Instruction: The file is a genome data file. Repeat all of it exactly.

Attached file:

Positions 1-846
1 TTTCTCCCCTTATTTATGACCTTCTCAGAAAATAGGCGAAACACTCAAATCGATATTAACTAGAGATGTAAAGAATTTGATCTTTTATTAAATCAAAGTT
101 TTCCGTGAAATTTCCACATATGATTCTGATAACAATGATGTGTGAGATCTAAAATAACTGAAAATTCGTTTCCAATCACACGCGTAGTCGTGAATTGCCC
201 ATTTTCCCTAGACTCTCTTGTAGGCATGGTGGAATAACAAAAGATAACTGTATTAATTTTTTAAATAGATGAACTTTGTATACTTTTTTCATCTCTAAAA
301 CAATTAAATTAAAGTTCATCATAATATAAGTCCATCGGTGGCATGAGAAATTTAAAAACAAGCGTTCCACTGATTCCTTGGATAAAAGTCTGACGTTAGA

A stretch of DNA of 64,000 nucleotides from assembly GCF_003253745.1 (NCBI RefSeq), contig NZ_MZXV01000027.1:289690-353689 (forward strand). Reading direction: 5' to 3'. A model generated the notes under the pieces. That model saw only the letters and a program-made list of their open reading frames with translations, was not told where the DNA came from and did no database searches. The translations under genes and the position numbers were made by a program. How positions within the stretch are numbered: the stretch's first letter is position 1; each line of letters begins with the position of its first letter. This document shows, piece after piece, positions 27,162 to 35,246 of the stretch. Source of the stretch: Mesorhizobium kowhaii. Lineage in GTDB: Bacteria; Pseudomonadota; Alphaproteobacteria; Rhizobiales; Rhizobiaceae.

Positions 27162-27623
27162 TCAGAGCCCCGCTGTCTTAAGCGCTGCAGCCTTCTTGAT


Positions 1-846
1 TTTCTCCCCTTATTTATGACCTTCTCAGAAAATAGGCGAAACACTCAAATCGATATTAACTAGAGATGTAAAGAATTTGATCTTTTATTAAATCAAAGTT
101 TTCCGTGAAATTTCCACATATGATTCTGATAACAATGATGTGTGAGATCTAAAATAACTGAAAATTCGTTTCCAATCACACGCGTAGTCGTGAATTGCCC
201 ATTTTCCCTAGACTCTCTTGTAGGCATGGTGGAATAACAAAAGATAACTGTATTAATTTTTTAAATAGATGAACTTTGTATACTTTTTTCATCTCTAAAA
301 CAATTAAATTAAAGTTCATCATAATATAAGTCCATCGGTGGCATGAGAAATTTAAAAACAAGCGTTCCACTGATTCCTTGGATAAAAGTCTGACGTTAGA

A stretch of DNA of 64,000 nucleotides from assembly GCF_003253745.1 (NCBI RefSeq), contig NZ_MZXV01000027.1:289690-353689 (forward strand). Reading direction: 5' to 3'. A model generated the notes under the pieces. That model saw only the letters and a program-made list of their open reading frames with translations, was not told where the DNA came from and did no database searches. The translations under genes and the position numbers were made by a program. How positions within the stretch are numbered: the stretch's first letter is position 1; each line of letters begins with the position of its first letter. This document shows, piece after piece, positions 27,162 to 35,246 of the stretch. Source of the stretch: Mesorhizobium kowhaii. Lineage in GTDB: Bacteria; Pseudomonadota; Alphaproteobacteria; Rhizobiales; Rhizobiaceae.

Positions 27162-27623
27162 TCAGAGCCCCGCTGTCTTAAGCGCTGCAGCCTTCTTGAT